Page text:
Mourinho has to shoulder some responsibility for that but Pogba is not helping matters and it will be interesting to see which of the pair, if either, are still there come the end of the transfer window.
The Portuguese is favourite for the sack race and it is hard to see beyond him as it stands. If things do not improve fast then the Old Trafford top brass will have to act fast because a failure to make the Champions League next season will blow another hole in the budget and make the task of catching up with their north-west rivals even harder.
They know, however, that jettisoning Mourinho carries the risk of handing victory to player power, something that could make life difficult for whoever takes over.
But a top-four place for United is odds-against and, indeed, the whole notion of the big six requires redefining.
In the last ten Premier League seasons what are commonly referred to as the big six have been the top six (in whichever order) four times. In another four seasons, five of them finished in the top six while twice two of the sextet finished outside the top six places. The only five clubs to have broken their stranglehold have been Leicester, Southampton, Everton, Aston Villa and Newcastle.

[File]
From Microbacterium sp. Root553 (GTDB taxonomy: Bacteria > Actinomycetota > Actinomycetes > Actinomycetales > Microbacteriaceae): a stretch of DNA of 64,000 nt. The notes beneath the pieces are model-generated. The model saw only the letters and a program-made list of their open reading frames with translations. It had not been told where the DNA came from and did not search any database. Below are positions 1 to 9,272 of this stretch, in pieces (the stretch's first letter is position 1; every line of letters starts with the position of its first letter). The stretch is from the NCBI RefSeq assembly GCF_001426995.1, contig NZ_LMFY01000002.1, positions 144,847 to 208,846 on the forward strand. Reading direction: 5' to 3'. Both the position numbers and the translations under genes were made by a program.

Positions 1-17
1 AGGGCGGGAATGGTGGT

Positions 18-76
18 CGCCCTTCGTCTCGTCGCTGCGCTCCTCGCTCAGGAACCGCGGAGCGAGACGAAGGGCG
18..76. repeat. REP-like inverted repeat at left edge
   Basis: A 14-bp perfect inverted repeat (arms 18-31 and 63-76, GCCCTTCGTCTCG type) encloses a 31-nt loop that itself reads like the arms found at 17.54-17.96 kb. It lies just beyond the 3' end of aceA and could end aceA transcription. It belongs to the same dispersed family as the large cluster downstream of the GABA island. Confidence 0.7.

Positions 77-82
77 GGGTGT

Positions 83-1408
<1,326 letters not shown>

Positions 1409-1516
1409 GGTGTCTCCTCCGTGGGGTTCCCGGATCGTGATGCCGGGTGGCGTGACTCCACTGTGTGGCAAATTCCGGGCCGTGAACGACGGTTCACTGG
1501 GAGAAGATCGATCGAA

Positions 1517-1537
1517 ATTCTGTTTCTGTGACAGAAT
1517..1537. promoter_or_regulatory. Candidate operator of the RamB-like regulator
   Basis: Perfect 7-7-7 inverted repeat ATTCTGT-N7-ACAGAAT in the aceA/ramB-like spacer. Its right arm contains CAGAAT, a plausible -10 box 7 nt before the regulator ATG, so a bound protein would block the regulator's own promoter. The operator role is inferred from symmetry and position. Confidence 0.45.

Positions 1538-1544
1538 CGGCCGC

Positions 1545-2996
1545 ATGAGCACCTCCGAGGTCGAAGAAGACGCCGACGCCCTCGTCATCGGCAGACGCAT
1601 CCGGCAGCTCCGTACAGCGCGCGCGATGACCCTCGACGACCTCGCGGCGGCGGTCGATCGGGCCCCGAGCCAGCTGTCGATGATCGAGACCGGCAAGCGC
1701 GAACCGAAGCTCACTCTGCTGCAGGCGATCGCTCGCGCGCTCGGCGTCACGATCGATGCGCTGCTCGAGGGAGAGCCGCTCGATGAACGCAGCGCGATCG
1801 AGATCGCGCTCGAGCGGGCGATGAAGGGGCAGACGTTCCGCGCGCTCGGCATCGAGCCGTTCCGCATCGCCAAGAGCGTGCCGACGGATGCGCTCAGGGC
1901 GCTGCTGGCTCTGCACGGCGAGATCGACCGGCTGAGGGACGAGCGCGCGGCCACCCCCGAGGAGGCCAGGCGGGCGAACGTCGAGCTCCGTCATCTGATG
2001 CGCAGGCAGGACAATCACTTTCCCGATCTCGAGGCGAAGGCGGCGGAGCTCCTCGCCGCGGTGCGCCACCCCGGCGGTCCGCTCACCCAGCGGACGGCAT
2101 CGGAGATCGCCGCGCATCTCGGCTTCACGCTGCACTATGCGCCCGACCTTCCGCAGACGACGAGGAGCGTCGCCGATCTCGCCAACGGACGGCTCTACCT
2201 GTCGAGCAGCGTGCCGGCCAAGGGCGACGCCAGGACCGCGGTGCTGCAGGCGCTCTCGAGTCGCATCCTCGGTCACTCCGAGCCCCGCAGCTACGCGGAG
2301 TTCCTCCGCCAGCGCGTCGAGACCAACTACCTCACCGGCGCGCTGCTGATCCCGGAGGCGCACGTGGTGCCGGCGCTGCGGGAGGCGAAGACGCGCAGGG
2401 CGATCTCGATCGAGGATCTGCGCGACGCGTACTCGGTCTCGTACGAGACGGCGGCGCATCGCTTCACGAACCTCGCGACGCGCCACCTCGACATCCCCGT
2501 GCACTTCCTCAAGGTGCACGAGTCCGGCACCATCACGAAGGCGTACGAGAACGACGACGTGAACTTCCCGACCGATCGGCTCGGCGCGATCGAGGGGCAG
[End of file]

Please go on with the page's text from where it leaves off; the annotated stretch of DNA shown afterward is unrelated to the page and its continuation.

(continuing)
But Sporting Index expect United and Arsenal to finish around 17 points behind City and Liverpool and it is no longer accurate to refer to a big six as if they are all on a par with one another.
Indeed it cannot be taken for granted that the top six will not have a new member at the end of the season, with Wolves looking the prime contenders if that is to happen.
They have continued the stunning progress they made in the Championship last season and there are worse 8-1 chances out there than the Old Gold to barge their way into the top six come the end of the campaign.
They play superb football and, equally importantly, their players and manager show a togetherness that is currently sadly lacking at Old Trafford. Goodness knows what Fergie makes of the whole undignified mess.
Tiger's Tour triumph lived up to the hype
There may be the odd person who is so perfect that they can sit in judgement on the rest of us and say Tiger Woods’s comeback is tarnished by his sins, but I’d imagine most people who follow golf regarded his victory in the Tour Championship last week as one of the most sensational sporting moments of the 21st century.
To experience the crowds roaring with delight after every putt was sunk, to see people swarm up the final fairway as the hero of the hour strode towards the green, and to hear his voice break with emotion as he reflected on his achievement was magnificent.
If we are lucky there will be similar scenes in Paris when the Ryder Cup is contested this weekend but the chances are the golfing moment of the year took place a week before most people anticipated.